Cuba, a Spanish speaking Caribbean island, is a very unique place. Its history and heritage is distinct compared to surrounding nations. This is remarkably so in the way Cubans grow their food.
Back in 2008 I attended an interesting presentation in London by Roberto Pérez Rivero, who works with the Fundación Antonio Núñez Jiménez, a Cuban NGO that focuses on culture and the environment. So, I would like to share with you key learning from his talk that you can keep in mind when you one day travel to Cuba.
When Cuba was a Spanish colony, agriculture was dominated by the relationship between landowners and slaves. The landowners’ material and political power pushed massive deforestation and social exclusion of the majority poor in Cuba from 1812 onwards. This led to a post-colonial plantation agricultural system that continued after Cuba’s independence from Spain in 1898 (and from the USA in 1902). The only change was that slaves became free to choose where to live and with whom to work. Landowners maintained a grip of the larger part of profit from the production and sale of food.
It was after the Cuban Revolution of 1959 that the vast majority of the people gained significant land and food production rights. 56 acres were allocated per family. Farmers could manage the risk of growing food. Government-assisted agriculturalists helped to boost productivity, variety and the distribution of food in the nation. The Green Revolution followed, where agricultural innovations such as machinery and fertilizers arrived from other countries, mostly the USSR (Soviet Union).
The USSR collapsed in the late 1980s, which created an instant shock in Cuba’s ability to feed itself. With a lot of other countries, including the USA, having already imposed economic and political sanctions on Cuba since its revolution, food independence and sustainability of local natural resources became an imperative.
Cuba suffered but the nation started searching inwards for solutions. Since there was not much food coming from the countryside, people chose to develop urban agriculture. There was a shift from state ownership to cooperative ownership of farms. There were also reforestation incentives that increased Cuban forest cover by 10%.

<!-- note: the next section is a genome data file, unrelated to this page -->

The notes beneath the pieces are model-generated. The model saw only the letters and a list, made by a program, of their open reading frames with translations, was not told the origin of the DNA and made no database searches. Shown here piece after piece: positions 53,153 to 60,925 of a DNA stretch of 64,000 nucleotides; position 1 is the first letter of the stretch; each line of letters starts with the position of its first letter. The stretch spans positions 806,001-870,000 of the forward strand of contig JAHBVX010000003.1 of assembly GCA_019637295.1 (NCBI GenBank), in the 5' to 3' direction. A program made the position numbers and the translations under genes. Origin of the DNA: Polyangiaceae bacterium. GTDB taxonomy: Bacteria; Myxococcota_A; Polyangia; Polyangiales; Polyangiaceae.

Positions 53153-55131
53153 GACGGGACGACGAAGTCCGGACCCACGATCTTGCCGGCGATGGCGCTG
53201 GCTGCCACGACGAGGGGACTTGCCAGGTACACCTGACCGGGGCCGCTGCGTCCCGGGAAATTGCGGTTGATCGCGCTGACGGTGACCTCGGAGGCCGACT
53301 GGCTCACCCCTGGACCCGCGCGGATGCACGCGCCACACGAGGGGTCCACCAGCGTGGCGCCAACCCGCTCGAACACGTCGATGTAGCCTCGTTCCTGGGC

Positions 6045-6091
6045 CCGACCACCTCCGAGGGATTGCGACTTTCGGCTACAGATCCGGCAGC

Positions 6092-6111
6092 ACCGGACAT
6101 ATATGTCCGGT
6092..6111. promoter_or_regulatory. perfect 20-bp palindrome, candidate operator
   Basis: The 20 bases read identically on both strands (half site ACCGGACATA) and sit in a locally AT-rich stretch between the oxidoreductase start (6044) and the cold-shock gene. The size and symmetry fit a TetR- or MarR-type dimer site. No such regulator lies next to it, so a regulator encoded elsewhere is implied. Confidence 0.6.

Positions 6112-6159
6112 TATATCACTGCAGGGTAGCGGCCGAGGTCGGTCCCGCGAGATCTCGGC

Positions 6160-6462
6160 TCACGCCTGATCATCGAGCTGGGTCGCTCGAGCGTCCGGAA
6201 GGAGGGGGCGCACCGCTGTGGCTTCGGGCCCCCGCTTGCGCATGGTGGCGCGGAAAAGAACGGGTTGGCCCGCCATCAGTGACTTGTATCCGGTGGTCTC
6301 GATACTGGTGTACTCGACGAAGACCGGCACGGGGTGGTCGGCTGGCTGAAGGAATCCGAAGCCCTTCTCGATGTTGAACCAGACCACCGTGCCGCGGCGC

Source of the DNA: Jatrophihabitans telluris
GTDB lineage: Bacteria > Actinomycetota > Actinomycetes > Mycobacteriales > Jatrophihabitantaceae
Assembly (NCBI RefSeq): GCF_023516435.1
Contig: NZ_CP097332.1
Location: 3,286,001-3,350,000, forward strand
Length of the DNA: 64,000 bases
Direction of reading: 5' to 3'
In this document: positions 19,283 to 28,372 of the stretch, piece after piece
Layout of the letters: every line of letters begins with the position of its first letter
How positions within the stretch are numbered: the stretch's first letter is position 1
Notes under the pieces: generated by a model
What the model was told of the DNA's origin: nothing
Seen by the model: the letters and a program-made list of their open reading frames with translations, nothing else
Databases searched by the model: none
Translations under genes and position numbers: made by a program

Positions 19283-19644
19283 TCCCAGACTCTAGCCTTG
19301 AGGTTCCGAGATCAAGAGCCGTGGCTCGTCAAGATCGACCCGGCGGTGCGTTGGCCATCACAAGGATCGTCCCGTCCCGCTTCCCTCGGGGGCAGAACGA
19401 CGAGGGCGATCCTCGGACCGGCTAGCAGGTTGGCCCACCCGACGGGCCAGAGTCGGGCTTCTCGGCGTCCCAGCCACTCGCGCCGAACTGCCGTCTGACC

The return to a cooperative system opened the society to new methods and also a restoration of old methods that worked well. For example, cattle turned out to be better than tractors in some instances because their hooves do not compact the soil as tractor wheels do and their manure contributed to a highly productive and less polluting farming plot. Sugar production wastewater was diverted to use for soil fertilisation and irrigation purposes instead of polluting water resources. Mr. Rivero estimated that 2 tonnes per hectare of organic matter was added to the land in the place of oil-based fertilizers. Such bio-preparations returned the balance of food production to nature.
Cuba was one of the first innovators of Organopónicos, a local term to describe urban organic gardens. Permaculture, where the rhythm of natural ecosystems govern agriculture, helped drive a collective solution to the food security problems from the rural areas into the urban areas. Individuals could use space in local urban areas to grow food. Until 1994 food was grown for subsistence. After 1994 food became more and more for the market and therefore as supplementary income for families. The permaculturalist became more preferred than the conventional agronomist.
From the 2000s onwards, Cuba became more open to foreign investment and tourism, and land redistribution to individuals began. However, the dictates of the global market could not break-up the community-oriented innovation that disseminated fast without patents or for-profit prioritisation. Mr Rivera finally encouraged everyone to see for themselves. Already the Word Wildlife Fund (WWF), in a report, had rated Cuba as the only country in the world to raise living standards through ecological and sustainable development. There is also a very inspiring documentary film that he recommended called the ‘’Power of Community: How Cuba Survived Peak Oil’’.
(Source of image: http://caosycosasdecuba.blogspot.co.ke/2011/05/venta-de-viandas-en-cuba.html)